But wait a minute Terry. Productivity—the capability to create and build and produce—is hardly negative. We need to produce, don’t we? Yes indeed. And I can tell you that I love my work. And I love being creative. However, my identity and wellbeing can’t depend upon it. It’s all in the paradigm we carry. If I attach my value and worth to productivity, I will be wedded to restlessness and anxiety. My identity becomes a consumer sport and my endeavors are easily fueled by scarcity. No matter how much I do, there is never enough. And I wonder why I feel untethered?
Without sanctuary, the productivity space provokes a compulsion to fill. And our emotional life looks like our garage. Floor to ceiling with boxes that we are convinced are indispensable, though we have no memory why we warehoused them. Maybe we just enjoy the time spent shuffling them around.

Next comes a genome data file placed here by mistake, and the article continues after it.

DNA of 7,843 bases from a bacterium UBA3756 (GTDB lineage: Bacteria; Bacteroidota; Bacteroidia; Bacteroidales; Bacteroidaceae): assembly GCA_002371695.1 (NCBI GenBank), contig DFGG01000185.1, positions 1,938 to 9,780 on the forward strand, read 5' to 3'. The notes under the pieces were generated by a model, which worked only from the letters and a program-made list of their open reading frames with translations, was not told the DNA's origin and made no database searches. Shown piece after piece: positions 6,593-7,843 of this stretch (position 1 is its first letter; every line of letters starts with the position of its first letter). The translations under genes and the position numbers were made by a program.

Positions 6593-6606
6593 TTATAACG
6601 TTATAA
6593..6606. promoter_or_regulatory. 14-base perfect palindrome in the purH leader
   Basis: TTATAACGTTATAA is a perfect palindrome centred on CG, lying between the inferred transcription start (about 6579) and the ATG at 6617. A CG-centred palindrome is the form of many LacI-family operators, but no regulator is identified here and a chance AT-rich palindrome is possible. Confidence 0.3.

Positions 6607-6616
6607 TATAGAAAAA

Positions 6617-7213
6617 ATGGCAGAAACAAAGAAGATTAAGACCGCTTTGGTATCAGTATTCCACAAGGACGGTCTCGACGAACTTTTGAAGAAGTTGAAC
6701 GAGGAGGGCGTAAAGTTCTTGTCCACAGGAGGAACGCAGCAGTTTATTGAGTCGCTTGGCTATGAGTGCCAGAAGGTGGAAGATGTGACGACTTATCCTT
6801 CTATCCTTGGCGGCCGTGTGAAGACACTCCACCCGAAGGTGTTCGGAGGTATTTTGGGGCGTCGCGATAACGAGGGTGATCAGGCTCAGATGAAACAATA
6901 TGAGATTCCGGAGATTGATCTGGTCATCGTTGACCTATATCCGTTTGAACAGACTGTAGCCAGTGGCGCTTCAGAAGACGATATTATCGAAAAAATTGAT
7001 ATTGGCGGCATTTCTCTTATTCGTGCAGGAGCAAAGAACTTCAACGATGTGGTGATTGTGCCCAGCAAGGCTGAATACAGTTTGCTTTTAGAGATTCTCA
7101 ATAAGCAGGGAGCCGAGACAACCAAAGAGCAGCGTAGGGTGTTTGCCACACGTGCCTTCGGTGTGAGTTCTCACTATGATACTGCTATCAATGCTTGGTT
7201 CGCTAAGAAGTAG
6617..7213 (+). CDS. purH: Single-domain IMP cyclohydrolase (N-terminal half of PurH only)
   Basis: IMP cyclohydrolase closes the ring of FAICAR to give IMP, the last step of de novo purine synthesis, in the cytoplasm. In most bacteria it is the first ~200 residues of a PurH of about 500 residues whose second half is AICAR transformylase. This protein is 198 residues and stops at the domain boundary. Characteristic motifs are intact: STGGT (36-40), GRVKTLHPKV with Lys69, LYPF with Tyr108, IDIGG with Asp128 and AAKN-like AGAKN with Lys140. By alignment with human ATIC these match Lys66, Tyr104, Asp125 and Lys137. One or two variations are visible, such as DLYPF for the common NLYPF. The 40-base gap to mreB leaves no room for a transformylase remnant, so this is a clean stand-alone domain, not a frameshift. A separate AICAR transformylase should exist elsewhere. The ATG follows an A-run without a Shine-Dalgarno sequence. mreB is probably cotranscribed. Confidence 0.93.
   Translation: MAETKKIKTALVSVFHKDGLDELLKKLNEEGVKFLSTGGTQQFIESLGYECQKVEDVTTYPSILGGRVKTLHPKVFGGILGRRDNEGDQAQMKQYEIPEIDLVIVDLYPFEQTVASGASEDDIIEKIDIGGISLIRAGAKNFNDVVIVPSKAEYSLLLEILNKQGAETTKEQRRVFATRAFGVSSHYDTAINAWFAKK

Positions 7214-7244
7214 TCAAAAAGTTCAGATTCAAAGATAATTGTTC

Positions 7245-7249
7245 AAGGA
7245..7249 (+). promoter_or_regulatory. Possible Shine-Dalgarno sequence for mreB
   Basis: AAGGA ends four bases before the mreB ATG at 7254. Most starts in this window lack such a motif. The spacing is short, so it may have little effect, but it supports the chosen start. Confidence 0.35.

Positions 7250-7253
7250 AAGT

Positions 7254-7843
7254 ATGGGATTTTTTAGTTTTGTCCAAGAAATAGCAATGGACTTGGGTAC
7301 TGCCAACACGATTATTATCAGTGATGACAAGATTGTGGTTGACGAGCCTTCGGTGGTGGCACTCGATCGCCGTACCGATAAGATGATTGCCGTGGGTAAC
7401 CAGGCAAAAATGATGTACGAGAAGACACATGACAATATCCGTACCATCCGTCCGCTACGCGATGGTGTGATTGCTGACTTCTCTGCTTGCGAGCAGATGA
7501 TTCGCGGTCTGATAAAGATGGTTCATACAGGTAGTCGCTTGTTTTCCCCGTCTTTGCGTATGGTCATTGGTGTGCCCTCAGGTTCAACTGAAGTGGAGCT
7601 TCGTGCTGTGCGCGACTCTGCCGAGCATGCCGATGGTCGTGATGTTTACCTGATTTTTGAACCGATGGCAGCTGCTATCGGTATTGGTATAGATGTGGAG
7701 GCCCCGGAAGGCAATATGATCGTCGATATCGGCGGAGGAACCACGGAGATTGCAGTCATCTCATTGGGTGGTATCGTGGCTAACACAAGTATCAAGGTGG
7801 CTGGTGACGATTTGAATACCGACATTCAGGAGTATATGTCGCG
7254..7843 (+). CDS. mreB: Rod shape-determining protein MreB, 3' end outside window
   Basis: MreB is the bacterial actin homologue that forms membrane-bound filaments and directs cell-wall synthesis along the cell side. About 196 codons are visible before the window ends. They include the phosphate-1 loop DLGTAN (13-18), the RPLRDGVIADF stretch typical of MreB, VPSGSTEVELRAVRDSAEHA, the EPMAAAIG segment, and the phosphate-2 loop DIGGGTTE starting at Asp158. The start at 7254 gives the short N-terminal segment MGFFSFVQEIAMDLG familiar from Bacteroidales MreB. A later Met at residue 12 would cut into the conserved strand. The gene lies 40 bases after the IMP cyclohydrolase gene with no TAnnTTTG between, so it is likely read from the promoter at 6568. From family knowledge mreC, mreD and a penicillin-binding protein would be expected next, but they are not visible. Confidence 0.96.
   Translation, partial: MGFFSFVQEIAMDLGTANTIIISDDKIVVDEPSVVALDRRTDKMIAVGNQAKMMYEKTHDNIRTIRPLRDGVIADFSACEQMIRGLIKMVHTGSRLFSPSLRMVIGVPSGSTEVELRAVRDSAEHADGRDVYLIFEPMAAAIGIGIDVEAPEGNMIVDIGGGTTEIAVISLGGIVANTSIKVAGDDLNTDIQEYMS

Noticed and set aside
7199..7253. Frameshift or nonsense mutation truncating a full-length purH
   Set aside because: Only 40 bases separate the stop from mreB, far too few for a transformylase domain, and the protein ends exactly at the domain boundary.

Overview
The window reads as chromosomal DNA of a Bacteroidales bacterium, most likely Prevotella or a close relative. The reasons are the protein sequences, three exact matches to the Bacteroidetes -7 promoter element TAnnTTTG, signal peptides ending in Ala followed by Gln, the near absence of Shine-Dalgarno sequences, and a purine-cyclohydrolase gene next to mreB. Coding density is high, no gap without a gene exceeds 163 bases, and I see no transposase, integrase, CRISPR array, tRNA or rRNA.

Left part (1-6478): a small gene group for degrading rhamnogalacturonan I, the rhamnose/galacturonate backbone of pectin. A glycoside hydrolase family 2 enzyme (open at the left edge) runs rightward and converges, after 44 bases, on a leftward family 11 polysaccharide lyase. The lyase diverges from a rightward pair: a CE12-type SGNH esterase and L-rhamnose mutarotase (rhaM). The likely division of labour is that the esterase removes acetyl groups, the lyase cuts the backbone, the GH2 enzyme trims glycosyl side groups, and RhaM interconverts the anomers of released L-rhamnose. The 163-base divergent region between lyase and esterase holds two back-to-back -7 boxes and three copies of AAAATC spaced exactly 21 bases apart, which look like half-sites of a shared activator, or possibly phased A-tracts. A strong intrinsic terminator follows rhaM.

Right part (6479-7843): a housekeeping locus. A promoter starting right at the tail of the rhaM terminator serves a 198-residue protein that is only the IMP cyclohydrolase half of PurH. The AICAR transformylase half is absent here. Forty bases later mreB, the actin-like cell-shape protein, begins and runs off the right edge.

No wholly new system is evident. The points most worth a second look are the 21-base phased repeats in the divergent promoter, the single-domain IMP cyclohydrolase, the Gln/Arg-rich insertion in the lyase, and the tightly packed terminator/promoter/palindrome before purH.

When we honor sanctuary space, we say yes to sufficiency. We say yes to enough. In other words, our value is not predicated on what we achieve in the first space. Take to heart William Sloane Coffin’s reminder that “God’s love doesn’t seek value, it creates value. It is not because we have value that we are loved, but because we are loved that we have value. Our value is a gift, not an achievement.”
I am whole, filled with grace and sufficiency. And from that wholeness spills tenderness, tenacity and compassion.
Tell me about your second space. Tell me where you are refueled.
This week I’m in the Languedoc-Roussillon, the region of southern France stretching from Provence to the Pyrenees. I can assure you that “C’est le pays du vent”, is true, as the locals will tell you, “It’s the land of wind”. In the north, not so much sun, and the wind-chill is below freezing.